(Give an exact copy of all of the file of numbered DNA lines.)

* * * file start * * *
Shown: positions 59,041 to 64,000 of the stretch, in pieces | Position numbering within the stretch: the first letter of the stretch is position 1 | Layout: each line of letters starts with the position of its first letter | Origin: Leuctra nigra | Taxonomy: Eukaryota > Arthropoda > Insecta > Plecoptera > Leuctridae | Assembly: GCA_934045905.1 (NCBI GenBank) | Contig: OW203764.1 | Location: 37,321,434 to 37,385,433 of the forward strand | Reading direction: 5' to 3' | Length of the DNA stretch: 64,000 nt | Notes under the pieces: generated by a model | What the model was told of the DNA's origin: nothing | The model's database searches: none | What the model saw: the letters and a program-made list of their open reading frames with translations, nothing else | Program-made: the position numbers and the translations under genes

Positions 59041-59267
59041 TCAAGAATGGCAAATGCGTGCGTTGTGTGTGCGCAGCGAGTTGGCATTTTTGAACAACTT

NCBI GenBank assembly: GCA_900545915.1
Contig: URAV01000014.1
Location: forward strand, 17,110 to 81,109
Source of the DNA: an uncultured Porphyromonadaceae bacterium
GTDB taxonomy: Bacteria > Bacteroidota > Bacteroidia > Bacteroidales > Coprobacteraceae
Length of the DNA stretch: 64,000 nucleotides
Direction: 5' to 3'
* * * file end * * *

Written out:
Shown: positions 59,041 to 64,000 of the stretch, in pieces | Position numbering within the stretch: the first letter of the stretch is position 1 | Layout: each line of letters starts with the position of its first letter | Origin: Leuctra nigra | Taxonomy: Eukaryota > Arthropoda > Insecta > Plecoptera > Leuctridae | Assembly: GCA_934045905.1 (NCBI GenBank) | Contig: OW203764.1 | Location: 37,321,434 to 37,385,433 of the forward strand | Reading direction: 5' to 3' | Length of the DNA stretch: 64,000 nt | Notes under the pieces: generated by a model | What the model was told of the DNA's origin: nothing | The model's database searches: none | What the model saw: the letters and a program-made list of their open reading frames with translations, nothing else | Program-made: the position numbers and the translations under genes

Positions 59041-59267
59041 TCAAGAATGGCAAATGCGTGCGTTGTGTGTGCGCAGCGAGTTGGCATTTTTGAACAACTT

NCBI GenBank assembly: GCA_900545915.1
Contig: URAV01000014.1
Location: forward strand, 17,110 to 81,109
Source of the DNA: an uncultured Porphyromonadaceae bacterium
GTDB taxonomy: Bacteria > Bacteroidota > Bacteroidia > Bacteroidales > Coprobacteraceae
Length of the DNA stretch: 64,000 nucleotides
Direction: 5' to 3'